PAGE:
Hello again from Eight Gate Farm. Fall is definitely in the air, with generally pleasant days and cool nights. Here and there the trees are starting to change color. This is not surprising, as it's been Meteorological Fall for a few weeks now. Astronomical Fall, of course, begins this coming week.
But that's enough science for one day. I'm always amused that many of the peppers only begin maturing in this season, since they are thought of as warm-weather crops. But here they are. Hot Lemon is one of my favorites. It goes by several other names, I think, but I stick with Hot Lemon since that's what's on the seed packet. I find the fruit really attractive. It's supposed to be only as hot as a cayenne, but to me it's much hotter. We mostly use it for hot sauce.
And speaking of cayenne, I picked the first Thin Cayennes this week. For some reason this year they are thicker than usual. Normally they look like the one on the right in this picture.
My friend, who loves to grow interesting peppers as much as I do, gave me a Sugar Rush Cream plant. This is another in the series developed by a Welsh grower. I've grown Sugar Rush Peach in the past, and loved the look of them. They are way too hot to eat, but make a great hot sauce after roasting. We tried a piece of a Cream, and while it definitely has heat, it's not as much as Peach. They are smaller too. It has the fruitiness you expect from a Baccatum-type. I'm saving the seeds for next year.
|Sugar Rush Cream|
On a whim I picked up a Pimiento Elite pepper plant at the garden center. It too gave us its first ripe fruit this week. They are surprisingly dense; the larger one weighed over 5 ounces (~142 g). I'm not sure what to do with them; probably I will add them to the Hungarian Cheese peppers to make paprika.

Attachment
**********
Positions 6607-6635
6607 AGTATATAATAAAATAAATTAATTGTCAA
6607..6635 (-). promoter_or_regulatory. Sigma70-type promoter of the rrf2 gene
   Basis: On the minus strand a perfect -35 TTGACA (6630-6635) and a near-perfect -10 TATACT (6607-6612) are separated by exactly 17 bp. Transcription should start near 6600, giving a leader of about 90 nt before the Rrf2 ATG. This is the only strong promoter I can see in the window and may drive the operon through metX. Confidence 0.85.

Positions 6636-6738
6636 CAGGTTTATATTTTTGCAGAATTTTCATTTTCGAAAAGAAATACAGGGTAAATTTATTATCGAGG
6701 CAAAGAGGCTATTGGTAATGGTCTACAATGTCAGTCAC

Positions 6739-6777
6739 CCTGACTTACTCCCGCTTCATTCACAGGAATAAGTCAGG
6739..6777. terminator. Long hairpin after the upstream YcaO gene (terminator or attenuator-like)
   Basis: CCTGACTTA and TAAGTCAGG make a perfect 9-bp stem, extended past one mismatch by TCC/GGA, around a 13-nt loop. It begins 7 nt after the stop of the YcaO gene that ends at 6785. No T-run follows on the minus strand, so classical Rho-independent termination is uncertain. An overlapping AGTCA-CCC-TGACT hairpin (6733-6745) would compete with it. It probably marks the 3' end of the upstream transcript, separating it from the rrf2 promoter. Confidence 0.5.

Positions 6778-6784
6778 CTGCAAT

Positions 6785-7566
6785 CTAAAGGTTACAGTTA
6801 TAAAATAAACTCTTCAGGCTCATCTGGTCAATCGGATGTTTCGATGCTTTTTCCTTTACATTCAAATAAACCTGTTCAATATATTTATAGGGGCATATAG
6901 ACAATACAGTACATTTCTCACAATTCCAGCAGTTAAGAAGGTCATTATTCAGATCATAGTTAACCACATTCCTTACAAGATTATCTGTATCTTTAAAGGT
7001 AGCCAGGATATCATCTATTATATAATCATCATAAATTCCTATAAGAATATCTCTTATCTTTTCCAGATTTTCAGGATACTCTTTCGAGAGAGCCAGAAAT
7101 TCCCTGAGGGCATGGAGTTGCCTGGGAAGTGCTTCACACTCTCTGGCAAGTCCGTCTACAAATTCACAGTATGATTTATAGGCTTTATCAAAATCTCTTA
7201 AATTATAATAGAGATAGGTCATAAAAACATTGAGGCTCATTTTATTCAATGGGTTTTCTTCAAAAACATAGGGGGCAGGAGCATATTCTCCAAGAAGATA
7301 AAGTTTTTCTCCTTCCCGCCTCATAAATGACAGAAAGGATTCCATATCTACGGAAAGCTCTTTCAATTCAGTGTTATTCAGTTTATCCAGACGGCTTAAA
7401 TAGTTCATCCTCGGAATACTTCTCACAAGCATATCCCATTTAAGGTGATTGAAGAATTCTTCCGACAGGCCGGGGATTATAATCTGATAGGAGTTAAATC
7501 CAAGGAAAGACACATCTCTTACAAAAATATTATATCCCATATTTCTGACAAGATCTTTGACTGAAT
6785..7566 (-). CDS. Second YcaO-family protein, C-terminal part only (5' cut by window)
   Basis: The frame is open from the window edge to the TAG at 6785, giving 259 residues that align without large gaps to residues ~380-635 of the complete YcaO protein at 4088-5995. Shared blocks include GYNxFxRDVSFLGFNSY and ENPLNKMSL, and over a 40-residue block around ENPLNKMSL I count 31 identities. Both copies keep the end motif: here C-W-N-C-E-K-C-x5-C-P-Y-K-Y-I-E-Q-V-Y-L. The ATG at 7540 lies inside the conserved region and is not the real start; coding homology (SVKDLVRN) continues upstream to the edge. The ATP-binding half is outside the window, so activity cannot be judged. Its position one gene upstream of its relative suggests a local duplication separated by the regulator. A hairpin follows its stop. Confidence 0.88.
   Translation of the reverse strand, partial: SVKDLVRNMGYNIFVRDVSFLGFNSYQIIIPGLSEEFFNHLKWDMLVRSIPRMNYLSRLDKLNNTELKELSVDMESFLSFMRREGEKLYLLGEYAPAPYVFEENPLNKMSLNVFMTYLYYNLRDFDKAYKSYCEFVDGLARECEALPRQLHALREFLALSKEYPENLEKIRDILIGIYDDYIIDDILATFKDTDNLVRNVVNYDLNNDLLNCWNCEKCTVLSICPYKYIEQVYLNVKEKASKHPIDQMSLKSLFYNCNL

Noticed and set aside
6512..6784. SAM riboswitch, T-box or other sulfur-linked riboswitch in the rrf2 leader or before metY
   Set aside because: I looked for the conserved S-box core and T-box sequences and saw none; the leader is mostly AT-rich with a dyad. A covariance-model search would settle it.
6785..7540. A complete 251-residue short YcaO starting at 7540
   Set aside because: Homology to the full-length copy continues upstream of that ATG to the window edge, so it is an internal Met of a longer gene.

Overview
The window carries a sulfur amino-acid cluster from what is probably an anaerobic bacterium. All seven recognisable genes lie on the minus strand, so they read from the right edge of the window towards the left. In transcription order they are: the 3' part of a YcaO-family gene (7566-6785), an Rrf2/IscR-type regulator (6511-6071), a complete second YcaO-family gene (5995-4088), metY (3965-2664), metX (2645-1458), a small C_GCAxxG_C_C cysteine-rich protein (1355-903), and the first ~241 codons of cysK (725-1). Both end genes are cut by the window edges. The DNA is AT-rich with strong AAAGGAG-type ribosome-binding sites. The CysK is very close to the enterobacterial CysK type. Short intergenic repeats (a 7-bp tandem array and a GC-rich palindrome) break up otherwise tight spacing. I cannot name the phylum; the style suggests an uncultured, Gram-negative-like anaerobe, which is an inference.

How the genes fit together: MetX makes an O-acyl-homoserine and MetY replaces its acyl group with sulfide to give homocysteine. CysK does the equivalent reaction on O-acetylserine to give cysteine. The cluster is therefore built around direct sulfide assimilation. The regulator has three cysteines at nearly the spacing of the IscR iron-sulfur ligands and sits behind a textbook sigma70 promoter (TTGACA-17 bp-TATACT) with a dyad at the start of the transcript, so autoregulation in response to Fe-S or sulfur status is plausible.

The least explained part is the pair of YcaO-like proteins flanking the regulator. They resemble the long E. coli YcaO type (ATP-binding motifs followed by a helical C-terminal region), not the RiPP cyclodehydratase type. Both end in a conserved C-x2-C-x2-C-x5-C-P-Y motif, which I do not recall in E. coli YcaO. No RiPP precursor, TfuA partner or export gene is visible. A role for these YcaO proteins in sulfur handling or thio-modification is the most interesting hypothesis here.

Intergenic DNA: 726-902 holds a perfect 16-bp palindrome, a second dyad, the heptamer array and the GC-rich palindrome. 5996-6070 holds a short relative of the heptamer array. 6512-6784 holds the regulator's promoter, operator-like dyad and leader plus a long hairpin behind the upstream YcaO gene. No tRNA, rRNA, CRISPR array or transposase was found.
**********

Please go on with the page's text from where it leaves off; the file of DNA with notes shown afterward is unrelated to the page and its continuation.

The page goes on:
I also cut the first winter squash this week. These are the hybrid spaghetti squash called Sugaretti.
These are the hybrid butternuts called Butterscotch.
Last year was incredible for winter squash; this year poor. I planted fewer plants, and the squash bug predation was fierce.
Now on to continuing harvests. Here's Tuesday's tomato picking.
|Tuesday tomato harvest|
Here's Tuesday's general harvest.
|Tuesday general harvest|
Here's Friday's tomato picking, even less than Tuesday's.
|Friday tomato harvest|
And Friday's general harvest.
|Friday general harvest|
I think I grew too much eggplant!
Experimentation in the garden means you'll naturally win some/lose some. I definitely count what follows as a win. I've mentioned that while the Blue Wind broccoli plants produce a steady stream of small, tender side-shoots after their heads are harvested, the Imperial does not. But I've learned that by cutting the Imperial plants down to several inches above the soil, any remaining branches below that level have the potential to grow nearly full-size heads on their own. This is great, because harvesting side-shoots (examples in the general harvest photos) can be fussy.
|Imperial broccoli from second growth|
Fall raspberries are just booming, requiring daily picking or even twice-daily. Here's a sample harvest, weighing one pound.
My technique of picking under-ripe tomatoes and finishing them inside is working well. Sure, I have to go through them and discard any that have died, but it's not many. When enough are ripe, it's time to process them. So I picked some cilantro (coriander leaves) and Jalapenos...
|Cilantro and Jalapenos|
...and The Kitchen Goddess made and canned 10 pints of super-spicy salsa. We also added the Cream peppers and used up several nearly empty hot sauce bottles, for extra kick. Wow!
That's all for this week. I hope your week was good too. Thanks for reading, and thanks to Dave at HappyAcres.blog
for continuing to host Harvest Monday!